Living For The City – Unraveling Urban Struggle and Aspirations


You can view the lyrics, alternate interprations and sheet music for Stevie Wonder's Living For The City at Lyrics.org.
Article Contents:
  1. Music Video
  2. Lyrics
  3. Song Meaning
  4. An Anthem for the Grit of the City
  5. A Hard-Hitting Groove That Demands Attention
  6. Decoding the Hidden Message of Resilience
  7. Lines That Carry the Weight of Injustice
  8. The City’s Beat Goes On: A Legacy of Conscious Music

Lyrics

A boy is born in hard time Mississippi
Surrounded by four walls that ain’t so pretty
His parents give him love and affection
To keep him strong moving in the right direction
Living just enough, just enough for the city

His father works some days for fourteen hours
And you can bet he barely makes a dollar
His mother goes to scrub the floors for many
And you’d best believe she hardly gets a penny
Living just enough, just enough for the city, yeah

His sister’s black but she is sho’ ’nuff pretty
Her skirt is short but Lord her legs are sturdy
To walk to school she’s got to get up early
Her clothes are old but never are they dirty
Living just enough, just enough for the city

Mm, her brother’s smart he’s got more sense than many
His patience’s long but soon he won’t have any
To find a job is like a haystack needle
‘Cause where he lives they don’t use colored people
Living just enough, just enough for the city, yeah

Living just enough for the city
Living for the city, yeah
Oh, living just enough for the city
Ain’t nothin’ for the city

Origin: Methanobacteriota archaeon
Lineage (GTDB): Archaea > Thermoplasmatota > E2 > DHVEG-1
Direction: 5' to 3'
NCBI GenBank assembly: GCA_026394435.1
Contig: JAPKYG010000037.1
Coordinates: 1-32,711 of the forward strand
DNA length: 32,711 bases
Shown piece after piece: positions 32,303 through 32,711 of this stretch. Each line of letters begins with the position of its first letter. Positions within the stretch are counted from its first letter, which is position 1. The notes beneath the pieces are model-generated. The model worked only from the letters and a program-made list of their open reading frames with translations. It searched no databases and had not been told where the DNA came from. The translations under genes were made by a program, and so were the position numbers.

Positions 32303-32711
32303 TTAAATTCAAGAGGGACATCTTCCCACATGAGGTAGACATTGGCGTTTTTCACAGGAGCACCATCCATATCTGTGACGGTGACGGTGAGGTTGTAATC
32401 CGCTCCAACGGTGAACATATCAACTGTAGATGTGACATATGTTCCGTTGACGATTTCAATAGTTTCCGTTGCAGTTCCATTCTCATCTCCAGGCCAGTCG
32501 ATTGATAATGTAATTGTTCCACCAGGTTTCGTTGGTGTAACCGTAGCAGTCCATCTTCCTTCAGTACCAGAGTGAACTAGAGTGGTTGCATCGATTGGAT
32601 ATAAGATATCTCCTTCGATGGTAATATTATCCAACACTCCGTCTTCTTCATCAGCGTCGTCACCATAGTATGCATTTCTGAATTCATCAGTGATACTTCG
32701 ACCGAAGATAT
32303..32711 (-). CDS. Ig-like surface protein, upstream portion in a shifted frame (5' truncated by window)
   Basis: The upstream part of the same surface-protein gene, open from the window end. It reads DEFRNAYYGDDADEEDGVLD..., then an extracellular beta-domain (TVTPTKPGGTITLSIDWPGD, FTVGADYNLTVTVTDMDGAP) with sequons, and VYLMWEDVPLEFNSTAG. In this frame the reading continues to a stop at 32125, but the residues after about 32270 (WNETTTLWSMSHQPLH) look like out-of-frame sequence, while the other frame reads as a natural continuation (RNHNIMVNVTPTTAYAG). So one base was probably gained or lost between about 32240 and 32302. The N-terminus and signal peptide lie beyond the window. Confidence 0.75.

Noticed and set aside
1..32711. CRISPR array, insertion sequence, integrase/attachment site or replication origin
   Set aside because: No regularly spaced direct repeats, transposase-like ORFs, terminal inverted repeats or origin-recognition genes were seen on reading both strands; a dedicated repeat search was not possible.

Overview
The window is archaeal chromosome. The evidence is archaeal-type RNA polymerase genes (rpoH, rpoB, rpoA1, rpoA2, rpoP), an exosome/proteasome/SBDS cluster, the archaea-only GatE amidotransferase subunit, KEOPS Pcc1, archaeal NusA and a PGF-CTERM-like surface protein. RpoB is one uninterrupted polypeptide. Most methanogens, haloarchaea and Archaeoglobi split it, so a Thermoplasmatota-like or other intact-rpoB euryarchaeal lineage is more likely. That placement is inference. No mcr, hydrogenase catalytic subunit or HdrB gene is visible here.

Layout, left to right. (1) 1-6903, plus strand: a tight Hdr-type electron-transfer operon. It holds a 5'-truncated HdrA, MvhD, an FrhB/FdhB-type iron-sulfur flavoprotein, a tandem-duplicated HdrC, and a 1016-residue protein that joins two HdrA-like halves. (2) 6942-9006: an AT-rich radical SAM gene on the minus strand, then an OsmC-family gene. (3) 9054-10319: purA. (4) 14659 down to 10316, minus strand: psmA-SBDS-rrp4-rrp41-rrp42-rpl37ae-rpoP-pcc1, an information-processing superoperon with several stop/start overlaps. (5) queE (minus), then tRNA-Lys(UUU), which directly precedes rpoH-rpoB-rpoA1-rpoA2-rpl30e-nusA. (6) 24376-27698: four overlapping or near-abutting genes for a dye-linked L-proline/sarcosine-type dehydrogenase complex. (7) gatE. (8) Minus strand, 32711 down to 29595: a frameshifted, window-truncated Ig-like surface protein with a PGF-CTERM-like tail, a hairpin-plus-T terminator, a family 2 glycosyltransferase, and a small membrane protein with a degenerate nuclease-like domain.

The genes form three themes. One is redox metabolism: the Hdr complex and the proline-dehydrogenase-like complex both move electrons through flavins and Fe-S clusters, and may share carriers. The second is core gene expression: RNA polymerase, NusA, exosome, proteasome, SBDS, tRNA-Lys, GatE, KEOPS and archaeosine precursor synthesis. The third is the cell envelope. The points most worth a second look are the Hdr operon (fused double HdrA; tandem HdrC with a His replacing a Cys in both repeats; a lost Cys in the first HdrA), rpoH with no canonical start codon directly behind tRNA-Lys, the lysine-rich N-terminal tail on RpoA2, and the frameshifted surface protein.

Oh, living just enough for the city
Living for the city, yeah, yeah
Oh, living just enough for the city
The lessons of the city
Oh, living just enough for the city
Living for the city, yeah, yeah
Oh, living just enough for the city
The funky, cruddy city
Oh, living just enough for the city
I’m living for the city, yeah, yeah
Oh, living just enough for the city
For a nothing, nothing, city
Oh, living just enough for the city
Every body clap your hand, it’s going down

Oh, living just enough for the city
Mm-hmm, for the city, yeah
Oh, living just enough for the city
Hmm, for the city, yeah
Oh, living just enough for the city
For the city, yeah
Oh, living just enough for the city
For the city

“Bus going to New York City”
“Hey, bus driver I’m getting on there, hold it”

“Thanks a lot”

“Wow
New York, just like I pictured it
God straightened everything”

“Psst, hey, hey, brother
Hey, come here flick
Yeah, you look, you look hip man
Hey you wanna make your self five bucks man?”
“Yeah brother I just came into town”
“Look here, run this across the street for me right quick, okay?
Run it across the street for me”

“Hey, what?
Huh? I didn’t know
What? I’m just going across the street
“Shut your mouth”
“Oh no, what I do?”
“Okay turn around, turn around
Put your hands behind your back lets go, lets go”

“A jury of your peers having found you guilty ten years”
“What?”
“Come on, come on, get in that cell nigger”
“My God, no”

His hair is long, his feet are hard and gritty
He spends his life walking the streets of New York City
He’s almost dead from breathing in air pollution
He tried to vote but to him there’s no solution

Living just enough, just enough for the city yeah, yeah, yeah

I hope you hear inside my voice of sorrow
And that it motivates you to make a better tomorrow
This place is cruel no where could be much colder
If we don’t change the world will soon be over

Living just enough, stop giving just enough for the city

Full Lyrics

Stevie Wonder’s ‘Living For The City’ is more than just a soulful melody; it’s a piercing portrait of urban life and the unyielding spirit of those who navigate it. The song emerges from Wonder’s 1973 opus, ‘Innervisions’, offering a compelling narrative that blends funk with social commentary. It delineates the struggles inherent to the black experience in America’s bustling concrete jungles, bridging the personal and the political.